Is Group G the group of death? Maybe. The average world ranking in Group D is only three lower, and historically teams in Group D have had the most success, averaging 11 appearances and 7.75 trips past the first round per team. Standard deviations of 5.1 and 4.09, respectively, indicate those results aren’t concentrated in just one or two teams. I think we can throw out Group B, with Australia decidedly weakening it. (Unless the Aussies should win some games come summer time, then forget I said anything.) The average world ranking of D is 21, but the standard deviation is an even greater 22; Chile ranks third highest in the group at 15th, but Australia is way down at 59th, the lowest ranked team in the tournament. If you add the rankings of all teams in Group G (47) or Group D (57), you get a lower number than Australia’s 59. So despite featuring last Cup’s final two teams, group B is out on parity. D and G both look mighty tough.

Which groups have less quality? Well the average ranking in Group H is the worst of any at a 28.25 (remember, it’s a 32 team tournament). Group H is also in the lower half of groups in historical measures. Group C has a high average rank of 20.25, third highest, but its teams have little historical success, with 12 prior appearances and three trips past the first round fairly evenly distributed among Colombia, Greece, Ivory Coast, and Japan. Let’s stop looking at groups as wholes and start looking at them from the perspective of just one team.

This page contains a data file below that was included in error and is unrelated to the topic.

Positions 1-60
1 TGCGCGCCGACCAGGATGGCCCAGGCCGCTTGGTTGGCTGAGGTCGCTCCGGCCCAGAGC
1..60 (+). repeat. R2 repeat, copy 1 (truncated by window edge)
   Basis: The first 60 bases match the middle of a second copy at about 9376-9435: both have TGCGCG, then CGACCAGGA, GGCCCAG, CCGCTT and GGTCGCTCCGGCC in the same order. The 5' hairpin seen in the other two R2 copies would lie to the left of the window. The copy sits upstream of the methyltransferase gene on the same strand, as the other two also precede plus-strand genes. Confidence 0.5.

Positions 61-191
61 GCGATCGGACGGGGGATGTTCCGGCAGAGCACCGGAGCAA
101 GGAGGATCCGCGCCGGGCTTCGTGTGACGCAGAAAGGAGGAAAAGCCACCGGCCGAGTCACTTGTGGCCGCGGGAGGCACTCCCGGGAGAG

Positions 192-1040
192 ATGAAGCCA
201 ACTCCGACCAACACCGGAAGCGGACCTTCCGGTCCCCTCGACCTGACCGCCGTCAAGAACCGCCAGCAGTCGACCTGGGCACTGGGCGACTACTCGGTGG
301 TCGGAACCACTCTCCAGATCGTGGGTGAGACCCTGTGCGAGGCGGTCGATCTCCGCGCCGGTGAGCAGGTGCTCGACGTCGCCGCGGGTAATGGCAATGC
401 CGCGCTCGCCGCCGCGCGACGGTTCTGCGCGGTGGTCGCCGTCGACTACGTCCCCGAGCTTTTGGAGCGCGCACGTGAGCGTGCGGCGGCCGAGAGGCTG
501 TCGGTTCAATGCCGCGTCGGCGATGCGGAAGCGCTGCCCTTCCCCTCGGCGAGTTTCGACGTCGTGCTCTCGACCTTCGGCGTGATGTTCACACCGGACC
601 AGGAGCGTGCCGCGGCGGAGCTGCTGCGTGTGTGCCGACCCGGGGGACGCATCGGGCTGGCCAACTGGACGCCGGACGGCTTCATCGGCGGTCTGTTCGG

Who got off easy? Argentina, no question. In addition to being in their element in South America (theoretically), they drew a Bosnia-Herzegovina team playing in its first tournament as its own nation (being formerly part of Yugoslavia), ranked 21st, Nigeria, ranked 36th, and Iran, ranked 45th. Not bad when you’re in a 32 team tournament and face two teams outside the top 32 in the world in your group. Yeah, Argentina looks nearly as good in their group as Australia looks bad in theirs. Belgium, at 11th, and 11 ranks ahead of next best in their group Russia, and Switzerland, 8th, also 11 ranks ahead of next best in their group France, also appear to have relatively easy paths to the Round of 16.